Guideline Level Premium

The suggested rule keys this aditional
exemptive relief to a "guideline annual
premium."

This concept is defined as the
level annual premium, payable to the
highest attained age at which a premium
may be paid, that would provide the
future benefits under the policy based
on (i) the 1958 Commissioners' Standard
Ordinary Mortality Table, (ii) an
assumed interest rate of four percent,
and (iii) the expenses specified in the
policy. 6

In short, Petitioner <ACLI> states, the
guideline annual premium equals the
annual premium necessary to keep the
policy ·in force for the life of the insured.

Federal Register / Vol. 48, No. 231 / Wednesday, November 3~, 1983

https://www.govinfo.gov/content/pkg/FR-1983-11-30/pdf/FR-1983-11-30.pdf

  1. 1996-1006 NAIC Proceeding
    1. 10 If the guideline level premium will not provide coverage to the end of the term of the contract, does the illustration have to display the annual term charges allowed by § 7702 or can the illustration explain that the coverage will terminate?
    2. See Question 7.9. Either may be illustrated as long as the insurer discloses the effect of what is illustrated.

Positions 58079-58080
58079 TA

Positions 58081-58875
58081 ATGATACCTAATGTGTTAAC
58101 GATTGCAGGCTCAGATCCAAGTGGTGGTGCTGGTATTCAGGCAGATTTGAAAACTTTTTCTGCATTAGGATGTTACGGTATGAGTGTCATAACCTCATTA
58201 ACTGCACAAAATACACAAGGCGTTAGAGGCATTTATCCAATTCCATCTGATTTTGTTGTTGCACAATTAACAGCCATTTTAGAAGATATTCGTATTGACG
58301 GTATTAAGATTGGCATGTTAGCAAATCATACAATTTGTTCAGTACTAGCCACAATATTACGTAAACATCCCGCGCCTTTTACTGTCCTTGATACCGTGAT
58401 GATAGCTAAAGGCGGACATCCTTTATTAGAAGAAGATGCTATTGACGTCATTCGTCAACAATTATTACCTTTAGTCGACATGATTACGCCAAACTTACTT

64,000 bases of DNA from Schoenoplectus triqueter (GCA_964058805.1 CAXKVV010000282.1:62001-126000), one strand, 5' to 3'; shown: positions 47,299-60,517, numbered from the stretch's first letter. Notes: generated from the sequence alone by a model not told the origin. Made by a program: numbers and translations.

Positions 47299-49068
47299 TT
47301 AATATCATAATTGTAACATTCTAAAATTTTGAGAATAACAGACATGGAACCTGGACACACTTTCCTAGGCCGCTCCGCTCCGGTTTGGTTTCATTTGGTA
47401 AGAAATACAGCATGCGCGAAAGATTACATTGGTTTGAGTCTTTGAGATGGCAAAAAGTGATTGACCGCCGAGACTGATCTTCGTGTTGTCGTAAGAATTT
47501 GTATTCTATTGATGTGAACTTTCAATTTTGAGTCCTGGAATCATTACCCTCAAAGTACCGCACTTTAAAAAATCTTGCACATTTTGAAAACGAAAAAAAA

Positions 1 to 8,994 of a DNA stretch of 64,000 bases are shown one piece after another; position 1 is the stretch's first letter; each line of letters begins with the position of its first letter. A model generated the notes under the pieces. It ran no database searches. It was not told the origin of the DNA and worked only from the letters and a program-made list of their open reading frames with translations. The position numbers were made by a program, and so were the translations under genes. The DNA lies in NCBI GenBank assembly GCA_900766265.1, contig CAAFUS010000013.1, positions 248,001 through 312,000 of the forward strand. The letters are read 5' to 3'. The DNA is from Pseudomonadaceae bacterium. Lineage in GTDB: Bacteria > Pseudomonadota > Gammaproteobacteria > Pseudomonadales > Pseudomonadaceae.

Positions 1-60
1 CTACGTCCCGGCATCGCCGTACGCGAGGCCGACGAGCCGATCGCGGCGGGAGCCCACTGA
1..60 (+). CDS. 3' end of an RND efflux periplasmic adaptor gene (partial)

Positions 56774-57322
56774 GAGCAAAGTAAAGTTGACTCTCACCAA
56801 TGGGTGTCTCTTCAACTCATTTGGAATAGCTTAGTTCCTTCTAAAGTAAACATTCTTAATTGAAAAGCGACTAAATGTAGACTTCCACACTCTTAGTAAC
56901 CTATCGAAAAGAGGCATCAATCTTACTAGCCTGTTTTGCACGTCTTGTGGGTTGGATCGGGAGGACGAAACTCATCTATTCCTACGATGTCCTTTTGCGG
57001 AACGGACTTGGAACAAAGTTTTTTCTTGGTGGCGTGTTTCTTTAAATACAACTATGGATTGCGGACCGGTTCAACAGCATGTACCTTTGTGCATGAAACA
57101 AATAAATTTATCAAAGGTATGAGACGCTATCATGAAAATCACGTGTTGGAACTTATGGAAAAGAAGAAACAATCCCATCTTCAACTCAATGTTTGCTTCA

17 CFR Part 270
[Release No. IC-13632; S7-10041
Request for Comments on Issues
Arising Under the Investment
Company Act of 1940 Relating to
Flexible Premium Variable Life
Insurance
AGENCY: Securities and Exchange
Commission.
ACTION: Request for written comments.

https://cdn.loc.gov/service/ll/fedreg/fr048/fr048231/fr048231.pdf

I’ll talk about the complications.

  • The typical policy that runs into this issue is a policy with a 3% interest guarantee where the guideline level premium requires a 4% interest guarantee.
  • Therefore, under the policy guarantees, and by paying the guideline level premium year by year, the policy will expire at age 68 without value. --- It’ll be term to 68.
  • Your guideline level premium is less than the premium that would be theoretically required to mature the policy at age 100 or 95.
  • Therein lies the problem.
  • If you were to use that interpretation, it makes the reserving calculation extremely complex.

Let me give an example. I’m going to contradict what I just said in this example.

  • The policy doesn’t really expire at age 68 because there’s a provision in 7702 that enables you to pay YRT premiums if the policy would otherwise lapse.

  --Edward L. Robbins

1999 - 1999 Valuation Actuary Symposium - Session 44, Society of Actuaries - [PDF-28p]